Raw Studio, the Mawdesley design company producing interiors for the future
PUBLISHED: 13:07 07 January 2013 | UPDATED: 22:36 20 February 2013
Meet the Mawdesley designer who is producing interiors for the future. Emma Mayoh reportsbe
When Nick Rawcliffe decided to make a coffee table, perhaps he took it too literally. He made it out of coffee. It was while sat in Roberts and Co roasting house at Cedar Farm Galleries in Mawdesley that the 38-year-old, who runs Raw Studio, struck upon the idea of using waste grounds to make a table.
He said: When you factor in all of that waste coffee we must have as a country every year, it would be a staggering amount. I started thinking it would be great if we could make something with them.
I went into Roberts for a coffee and came out with the contents of their bin. They probably thought I was a bit mad but Im willing to have a go at anything. I mixed it with recycled plastic to make it durable and the finish is really good.
Although this is the most unusual material Nick has worked with, the furniture and lighting he produces at his workshop in Mawdesley are equally different and striking. His ultra modern designs range from stools that look like ribbons and curved wooden hanging chairs that fold completely flat to swing chairs and huge orb-like lights. He is also working on lots of different prototypes, including a design for a new push bike.
Nick, who splits his time between his Mawdesley workshop and an office in London, first studied mechanical engineering and he spent time working at the Ministry of Defence on the Eurofighter project. But it was too much time spent behind a desk that forced him to think of other options.
He went to study at the Royal College of Art before undertaking research at the famous Bauhaus in Germany a school renowned for its teaching and methods established in the 20s and 30s. He then spent several months in Japan working as a design consultant with some of the big manufacturers.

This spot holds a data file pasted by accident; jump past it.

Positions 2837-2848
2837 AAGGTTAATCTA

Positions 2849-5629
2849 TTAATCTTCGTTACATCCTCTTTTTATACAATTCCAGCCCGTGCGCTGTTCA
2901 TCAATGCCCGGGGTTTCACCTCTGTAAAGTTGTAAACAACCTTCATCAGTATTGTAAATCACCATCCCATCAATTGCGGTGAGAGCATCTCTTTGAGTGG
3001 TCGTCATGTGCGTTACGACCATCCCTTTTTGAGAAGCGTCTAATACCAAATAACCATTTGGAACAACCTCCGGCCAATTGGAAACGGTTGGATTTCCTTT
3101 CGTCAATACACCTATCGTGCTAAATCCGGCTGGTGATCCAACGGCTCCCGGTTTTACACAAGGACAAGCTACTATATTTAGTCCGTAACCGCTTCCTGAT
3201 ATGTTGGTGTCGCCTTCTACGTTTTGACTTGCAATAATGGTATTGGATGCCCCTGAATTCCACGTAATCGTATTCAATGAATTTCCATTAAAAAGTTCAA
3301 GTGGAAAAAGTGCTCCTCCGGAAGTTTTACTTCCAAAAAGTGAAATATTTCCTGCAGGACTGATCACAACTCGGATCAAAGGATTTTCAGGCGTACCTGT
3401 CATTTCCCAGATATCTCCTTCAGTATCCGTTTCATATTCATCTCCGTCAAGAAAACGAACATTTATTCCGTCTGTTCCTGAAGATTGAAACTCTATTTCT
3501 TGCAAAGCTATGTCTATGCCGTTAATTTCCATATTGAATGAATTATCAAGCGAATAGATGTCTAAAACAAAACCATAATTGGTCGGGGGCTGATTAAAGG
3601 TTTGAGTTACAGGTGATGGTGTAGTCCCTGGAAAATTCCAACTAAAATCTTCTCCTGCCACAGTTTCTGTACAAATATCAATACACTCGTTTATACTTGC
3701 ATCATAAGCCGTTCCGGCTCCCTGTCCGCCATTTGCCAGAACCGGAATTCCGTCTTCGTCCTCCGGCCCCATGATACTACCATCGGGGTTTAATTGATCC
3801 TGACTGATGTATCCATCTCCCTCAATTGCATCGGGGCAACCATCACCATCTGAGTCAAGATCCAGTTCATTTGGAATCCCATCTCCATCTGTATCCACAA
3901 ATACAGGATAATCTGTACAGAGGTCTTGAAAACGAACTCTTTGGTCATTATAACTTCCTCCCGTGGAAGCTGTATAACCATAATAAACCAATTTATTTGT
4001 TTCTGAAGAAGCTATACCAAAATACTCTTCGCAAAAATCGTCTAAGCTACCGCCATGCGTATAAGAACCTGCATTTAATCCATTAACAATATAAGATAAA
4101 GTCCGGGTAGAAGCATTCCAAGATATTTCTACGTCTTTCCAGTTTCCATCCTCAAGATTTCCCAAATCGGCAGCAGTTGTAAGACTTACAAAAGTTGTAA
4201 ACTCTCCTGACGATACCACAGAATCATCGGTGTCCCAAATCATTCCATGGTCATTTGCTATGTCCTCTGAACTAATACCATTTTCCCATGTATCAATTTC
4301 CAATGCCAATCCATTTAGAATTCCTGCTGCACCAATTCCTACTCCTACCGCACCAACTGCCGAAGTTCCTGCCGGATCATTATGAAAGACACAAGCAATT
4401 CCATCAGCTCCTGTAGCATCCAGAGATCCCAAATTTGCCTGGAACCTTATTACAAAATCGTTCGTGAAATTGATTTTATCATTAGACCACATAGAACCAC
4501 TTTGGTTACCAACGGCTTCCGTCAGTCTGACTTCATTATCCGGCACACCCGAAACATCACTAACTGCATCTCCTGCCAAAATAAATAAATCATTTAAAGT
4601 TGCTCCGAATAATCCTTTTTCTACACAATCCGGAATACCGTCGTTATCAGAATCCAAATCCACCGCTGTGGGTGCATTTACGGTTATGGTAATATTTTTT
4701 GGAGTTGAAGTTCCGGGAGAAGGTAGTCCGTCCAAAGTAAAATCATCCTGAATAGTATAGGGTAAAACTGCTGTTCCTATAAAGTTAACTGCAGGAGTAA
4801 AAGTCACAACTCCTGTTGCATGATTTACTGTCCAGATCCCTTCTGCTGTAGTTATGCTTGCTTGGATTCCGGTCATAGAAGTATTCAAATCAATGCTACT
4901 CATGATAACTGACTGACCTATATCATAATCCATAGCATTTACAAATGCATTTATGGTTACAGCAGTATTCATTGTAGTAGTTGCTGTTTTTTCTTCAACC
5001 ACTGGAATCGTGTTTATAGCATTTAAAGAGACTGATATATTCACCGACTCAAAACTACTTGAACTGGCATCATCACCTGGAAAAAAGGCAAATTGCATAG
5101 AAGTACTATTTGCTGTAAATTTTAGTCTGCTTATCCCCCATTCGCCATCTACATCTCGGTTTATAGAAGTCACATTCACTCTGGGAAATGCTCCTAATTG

But it was in 2004, armed with a sketch book bursting with ideas hed collected on his travels, that he returned to Lancashire and launched Raw Studio.
He said: I couldnt wait to get started. Those different experiences and cultures gave me lots of ideas. I never expected to be a success straight away but I also knew it wouldnt cost me a lot to get set up.
I love being able to work on new prototypes and to create items that are different. My work has been tipped as designs of the future and these are things I designed several years ago which I think is brilliant. I want people to be able to enjoy my work for a long time.
Nick relishes his opportunity to finally bring all of his ideas to life. But, as you might expect, nothing he produces is ordinary. He even managed to create a light that does not have a light bulb. Instead he created a series of circular rings that are inset with LED lights. The effect makes it look like the light is sunken into the wall.
His hard work has paid off. His furniture, which ranges from around 200 to 2,000, has featured in prestigious shows across the globe including Milan, Moscow, at the V & A Museum in London as well as in New York. It is in America that he has a particularly strong following for his work and Foo Fighters bassist Nate Mendel has bought one of his chairs. Nick has also won several accolades including the Fiat Design Award, Best New Exhibitor at 100% Design in London and he was a finalist in the British Councils Young Creative Entrepreneur Competition.
Nick said: It has been almost ten years of starting things off and developing and I have loved every minute of it. Every piece takes a long time to produce but it is also very rewarding.
I love experimenting. Ive just made a kitchen table out of lots of different colours of hardwood for my mum, Diane. It has come out really well. Trying out new things like this is what I really enjoy and Im looking forward to developing other things for the future.